“Specialist teachers travel from school to school, district to district, to help students. This small number of teachers means students can receive services as little as once a week or even once every two weeks,” he says. “It’s a complex issue, some having to do with fewer young people going through these programs to teach. There just aren’t enough teachers to meet the need.” The national Association for Education and Rehabilitation of the Blind and Visually Impaired, for example, reports about 1,000 fewer members nationwide than 10 years ago. Plus, Tavares says, “even if a teacher is trained to teach braille, they’re not trained in phonics,” that critical relationship between letters and sounds in a language.

The result is that most blind students today can’t read or write. Of the 62,000 legally blind school-age children in the United States, only about 8 percent are able to read braille, according to the National Federation of the Blind — a huge drop from just 50 years ago, when at least half of legally blind students were literate in braille.

“If a child is blind and they don’t learn braille, that child is illiterate,” Tavares says. “That’s an incredible point to make. If you were told your child couldn’t read, you’d do everything you could to help your child. For [blind] adults who don’t know braille, 97 percent are unemployed. This issue is even more difficult in rural areas.”

Knowing this, Tavares pushed himself to complete his prototype. The question became, what next? having an idea wasn’t enough. He was a teacher. He had figured out basic carpentry and electronics, but he didn’t have a business or marketing degree or an “in” with an investor. He didn’t know the first thing about turning an idea this big into reality. So he decided to go back to school. He applied to the Ed School, where he hoped to study under Rose and his udl team and, in turn, learn how to move the prototype out of the garage and into the world.

“In my mind, I thought that I would form a nonprofit, go to philanthropists with my idea, and they would shower me with money — an approach that may work for some more charming alums!” he jokes. But once Tavares got to Harvard, that plan changed almost instantly. During his first week on campus, at a career fair, Tavares met Matt Guidarelli, then associate director of social impact at the Harvard innovation lab (i-lab).

“To my disdain, Matt suggested that starting a company, not a nonprofit, would likely be the best way for me to effect the change I sought,” Tavares says. He was skeptical. He hadn’t invented the Read Read to become rich. “Far more than entrepreneurship, helping people has always been central to who I am. My resume reflects more volunteer hours than work hours throughout my life.”

Still, he listened — and learned. “Using business as the best means to solve certain social issues in the longterm didn’t click with me until I spoke at length with Matt,” he says. “I quickly understood that he had vast knowledge in a field where I had none at all. Many big businesses do social good by donating a percentage of profits to charities, typically for tax breaks and public relations, but it hadn’t occurred to me that the business itself could do the social good. I thought that this was the exclusive work of nonprofits.”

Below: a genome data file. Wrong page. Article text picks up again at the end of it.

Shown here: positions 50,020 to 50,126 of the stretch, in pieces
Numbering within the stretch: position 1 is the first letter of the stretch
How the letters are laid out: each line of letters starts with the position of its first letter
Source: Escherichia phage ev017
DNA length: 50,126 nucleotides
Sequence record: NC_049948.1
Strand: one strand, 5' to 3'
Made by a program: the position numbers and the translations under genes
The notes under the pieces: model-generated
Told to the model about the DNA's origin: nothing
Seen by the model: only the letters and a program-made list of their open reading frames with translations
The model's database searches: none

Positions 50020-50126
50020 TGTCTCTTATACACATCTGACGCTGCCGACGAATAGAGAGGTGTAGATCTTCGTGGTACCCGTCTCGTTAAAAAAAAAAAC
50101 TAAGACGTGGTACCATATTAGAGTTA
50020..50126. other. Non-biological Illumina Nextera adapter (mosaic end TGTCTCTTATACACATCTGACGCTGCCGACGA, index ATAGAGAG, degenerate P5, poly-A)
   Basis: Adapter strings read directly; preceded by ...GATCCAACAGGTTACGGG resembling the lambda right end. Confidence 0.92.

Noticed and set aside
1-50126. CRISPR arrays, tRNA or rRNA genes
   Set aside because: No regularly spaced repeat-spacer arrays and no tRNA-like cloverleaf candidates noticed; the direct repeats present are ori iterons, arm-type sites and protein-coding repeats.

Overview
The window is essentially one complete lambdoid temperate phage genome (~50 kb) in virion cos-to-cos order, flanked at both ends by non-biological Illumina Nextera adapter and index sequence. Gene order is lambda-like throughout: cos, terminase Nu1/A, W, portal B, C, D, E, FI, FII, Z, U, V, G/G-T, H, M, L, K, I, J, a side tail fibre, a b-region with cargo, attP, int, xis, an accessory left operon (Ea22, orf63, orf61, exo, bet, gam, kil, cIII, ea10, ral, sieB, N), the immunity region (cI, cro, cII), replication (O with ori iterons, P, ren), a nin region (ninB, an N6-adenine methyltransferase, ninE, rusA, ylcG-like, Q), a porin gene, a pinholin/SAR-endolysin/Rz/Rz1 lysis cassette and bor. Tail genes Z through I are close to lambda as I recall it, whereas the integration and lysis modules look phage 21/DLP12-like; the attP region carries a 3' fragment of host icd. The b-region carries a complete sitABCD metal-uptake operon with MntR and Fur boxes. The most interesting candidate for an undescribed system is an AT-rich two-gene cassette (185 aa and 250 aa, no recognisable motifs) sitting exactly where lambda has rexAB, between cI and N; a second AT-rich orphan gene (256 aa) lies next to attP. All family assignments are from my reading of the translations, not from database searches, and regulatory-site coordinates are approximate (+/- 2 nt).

Guidarelli says this is often a critical discovery for entrepreneurs who are mission-driven. “Too often, individuals who start ventures aimed at solving social problems make the false assumption they can build a great business anchored mostly on the inherent ‘goodness’ of their idea,” he wrote on his LinkedIn blog. “They, incorrectly, believe that being values- and mission-driven is sufficient to produce widespread interest in their product or service and attract attention — and money.”

Throughout the fall semester, Tavares dropped by the i-lab and updated Guidarelli on his progress. In the spring, he was accepted into the i-lab’s Venture Incubation Program, where he recreated his wood and metal model as a 3-D print prototype. During both semesters, he tailored every class he took (except Statistics) toward the Read Read. In an entrepreneurship class with Professor Fernando Reimers, Ed.M.’84, Ed.D.’88, for example, he worked on a marketing plan. In Professor Chris Dede’s class, he wrote a research paper on tactile literacy. With Senior Lecturer Joe Blatt, Ed.M.’77, director of the Technology, Innovation, and Education Program, he studied informal learning. With Professor Rose, he made sure the device was in line with UDL principles. And for a practicum with Rose, he conducted a 12-week pilot at the Perkins School for the Blind in nearby Watertown, Massachusetts.

It was at Perkins where he got to see how actual users responded to the device.

Kate Crohan, a braille and technology teacher at the school, says the students, ages 13 to 22, loved the Read Read, even those who are normally reluctant readers and writers.

“I think that some of the enthusiasm was due to Alex being so personable,” she says. “Having someone in the room who was so clearly invested in developing a teaching tool for braille was pretty exciting. For a new braille reader, having the immediate audio output with the dot combinations for each letter announced was an additional reinforcement to help to remember the letter. For a person with literacy issues, hearing the mode that provided the phonetic pronunciation was an additional boost.” Although Crohan hasn’t tried the Read Read with preschool children, she suspects having a physical object will also make learning braille and reading fun for that age. “Plus, hearing the audio feedback, as mentioned, provides that additional reinforcement — either for the dot configuration of the letter or the phonetic sound of the letter. That is valuable for a small child who is learning the sound of the letters. It would also be extremely valuable for an English language learner.”

Based on student and teacher feedback, which he is still getting today as the Read Read continues to be used at Perkins, Tavares refined his prototype.